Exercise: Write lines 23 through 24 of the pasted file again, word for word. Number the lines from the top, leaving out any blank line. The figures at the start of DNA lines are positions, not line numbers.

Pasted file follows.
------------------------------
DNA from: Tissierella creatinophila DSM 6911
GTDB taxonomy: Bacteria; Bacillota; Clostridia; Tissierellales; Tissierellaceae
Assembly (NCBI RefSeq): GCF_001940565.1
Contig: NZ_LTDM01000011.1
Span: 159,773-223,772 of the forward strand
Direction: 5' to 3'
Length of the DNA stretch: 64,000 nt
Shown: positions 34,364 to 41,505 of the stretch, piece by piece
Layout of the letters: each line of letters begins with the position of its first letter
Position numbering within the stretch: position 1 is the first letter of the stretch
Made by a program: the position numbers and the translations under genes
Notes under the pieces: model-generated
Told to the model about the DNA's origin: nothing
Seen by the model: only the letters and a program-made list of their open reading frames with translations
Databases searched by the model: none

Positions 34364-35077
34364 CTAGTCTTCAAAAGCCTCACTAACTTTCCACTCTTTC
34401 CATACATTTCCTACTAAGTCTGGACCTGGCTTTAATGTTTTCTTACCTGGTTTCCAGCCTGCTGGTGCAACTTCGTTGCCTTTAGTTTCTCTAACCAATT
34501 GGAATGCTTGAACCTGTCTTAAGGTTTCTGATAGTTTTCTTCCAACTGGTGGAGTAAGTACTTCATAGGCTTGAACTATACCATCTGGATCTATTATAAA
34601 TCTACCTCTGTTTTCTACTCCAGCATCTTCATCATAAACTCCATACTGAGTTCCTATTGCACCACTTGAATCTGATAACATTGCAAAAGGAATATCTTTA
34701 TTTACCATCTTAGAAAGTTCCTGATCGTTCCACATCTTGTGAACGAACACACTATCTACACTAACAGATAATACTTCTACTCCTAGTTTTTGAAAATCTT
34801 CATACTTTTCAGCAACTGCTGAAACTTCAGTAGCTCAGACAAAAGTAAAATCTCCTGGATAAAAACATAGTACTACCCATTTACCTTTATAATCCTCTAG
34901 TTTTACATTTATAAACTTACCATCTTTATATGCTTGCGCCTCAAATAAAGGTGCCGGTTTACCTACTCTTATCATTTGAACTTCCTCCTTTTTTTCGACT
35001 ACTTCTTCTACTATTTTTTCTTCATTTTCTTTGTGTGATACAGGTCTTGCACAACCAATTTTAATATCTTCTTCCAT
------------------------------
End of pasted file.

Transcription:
34901 TTTTACATTTATAAACTTACCATCTTTATATGCTTGCGCCTCAAATAAAGGTGCCGGTTTACCTACTCTTATCATTTGAACTTCCTCCTTTTTTTCGACT
35001 ACTTCTTCTACTATTTTTTCTTCATTTTCTTTGTGTGATACAGGTCTTGCACAACCAATTTTAATATCTTCTTCCAT